In a notice on the Captain Copyright web site, the CCLA acknowledged the "criticisms the site had received." It turns out that the general public was skeptical that the best way for a child to spend school time was with an accurate but unbalanced curriculum written and promoted by a private industry group. As we noted in the original writeup on the Captain, the material looked generally correct, but it lacked any meaningful discussion of "fair dealing," the public domain, and other consumer rights.
Responding to those criticisms, the CCLA took the site offline last August and "commissioned someone with expertise on the creation of educational materials to prepare new lessons on the Creative Commons, fair dealing and the public domain." They then took the material to an advisory panel of teachers and experts for review, then prepared them for in-class testing by teachers.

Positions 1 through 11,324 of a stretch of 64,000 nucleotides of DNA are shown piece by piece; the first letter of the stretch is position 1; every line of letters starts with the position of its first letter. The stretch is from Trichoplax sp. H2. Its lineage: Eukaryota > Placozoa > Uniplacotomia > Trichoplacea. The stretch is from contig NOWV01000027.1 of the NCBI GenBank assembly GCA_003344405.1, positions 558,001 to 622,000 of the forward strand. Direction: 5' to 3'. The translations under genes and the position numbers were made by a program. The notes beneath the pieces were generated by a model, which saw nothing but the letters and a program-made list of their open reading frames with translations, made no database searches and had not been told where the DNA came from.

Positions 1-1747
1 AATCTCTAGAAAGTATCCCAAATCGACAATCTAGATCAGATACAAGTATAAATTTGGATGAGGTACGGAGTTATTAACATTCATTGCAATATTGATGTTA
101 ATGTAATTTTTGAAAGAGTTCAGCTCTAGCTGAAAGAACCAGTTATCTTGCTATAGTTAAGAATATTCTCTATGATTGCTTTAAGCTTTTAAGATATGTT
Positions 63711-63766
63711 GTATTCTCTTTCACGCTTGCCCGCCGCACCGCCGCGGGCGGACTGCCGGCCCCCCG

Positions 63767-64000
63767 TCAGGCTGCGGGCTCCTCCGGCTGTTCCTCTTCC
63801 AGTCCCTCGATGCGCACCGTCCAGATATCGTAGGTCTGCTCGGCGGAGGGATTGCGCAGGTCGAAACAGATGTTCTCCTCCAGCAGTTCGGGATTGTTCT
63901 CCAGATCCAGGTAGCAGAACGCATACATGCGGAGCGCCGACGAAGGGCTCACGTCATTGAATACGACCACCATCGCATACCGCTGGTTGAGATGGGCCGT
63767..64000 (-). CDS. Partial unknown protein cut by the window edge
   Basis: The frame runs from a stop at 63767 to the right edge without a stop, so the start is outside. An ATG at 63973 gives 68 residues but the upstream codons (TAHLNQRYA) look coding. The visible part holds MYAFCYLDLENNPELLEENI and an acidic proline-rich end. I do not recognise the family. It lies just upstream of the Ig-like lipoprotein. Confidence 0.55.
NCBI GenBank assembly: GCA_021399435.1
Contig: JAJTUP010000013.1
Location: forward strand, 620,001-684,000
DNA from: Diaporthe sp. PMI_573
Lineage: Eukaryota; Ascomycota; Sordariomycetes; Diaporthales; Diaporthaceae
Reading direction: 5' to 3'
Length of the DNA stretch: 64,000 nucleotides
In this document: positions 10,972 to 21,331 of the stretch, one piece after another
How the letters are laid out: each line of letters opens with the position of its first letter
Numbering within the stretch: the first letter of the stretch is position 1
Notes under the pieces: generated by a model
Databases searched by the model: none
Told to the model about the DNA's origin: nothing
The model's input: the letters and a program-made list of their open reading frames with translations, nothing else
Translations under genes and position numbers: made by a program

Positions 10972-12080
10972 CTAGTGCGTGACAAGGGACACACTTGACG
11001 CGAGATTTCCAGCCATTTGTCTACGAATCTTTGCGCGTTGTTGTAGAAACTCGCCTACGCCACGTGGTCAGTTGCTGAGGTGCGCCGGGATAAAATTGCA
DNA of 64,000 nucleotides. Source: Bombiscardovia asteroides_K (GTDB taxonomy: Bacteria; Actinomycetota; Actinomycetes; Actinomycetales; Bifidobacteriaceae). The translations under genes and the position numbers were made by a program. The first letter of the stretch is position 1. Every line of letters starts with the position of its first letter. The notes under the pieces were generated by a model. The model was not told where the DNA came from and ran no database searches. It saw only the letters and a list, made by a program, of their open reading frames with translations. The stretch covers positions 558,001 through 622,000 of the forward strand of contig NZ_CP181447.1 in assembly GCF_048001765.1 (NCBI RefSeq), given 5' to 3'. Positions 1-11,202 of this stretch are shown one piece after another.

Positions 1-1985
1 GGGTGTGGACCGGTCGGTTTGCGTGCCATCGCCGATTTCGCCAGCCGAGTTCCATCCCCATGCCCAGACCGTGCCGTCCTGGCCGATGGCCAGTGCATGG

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Apparently, creating the Captain was simple enough when only the CCLA was involved and their superhero was pushing the industry line. Once the group started incorporating other legitimate perspectives on copyright, it found out quickly that plenty of organizations did not agree with the CCLA about a lot of basic things. These groups were never going to be satisfied with material produced by the CCLA, no matter how independent the consultant they hired.
06 February 2007
Ars Technica reports that Captain Copyright, about whom I previously posted, is no more. The Captain was "killed by the sinister forces of Dr. Controversy" and his creators, the Canadian Copyright Licensing Authority: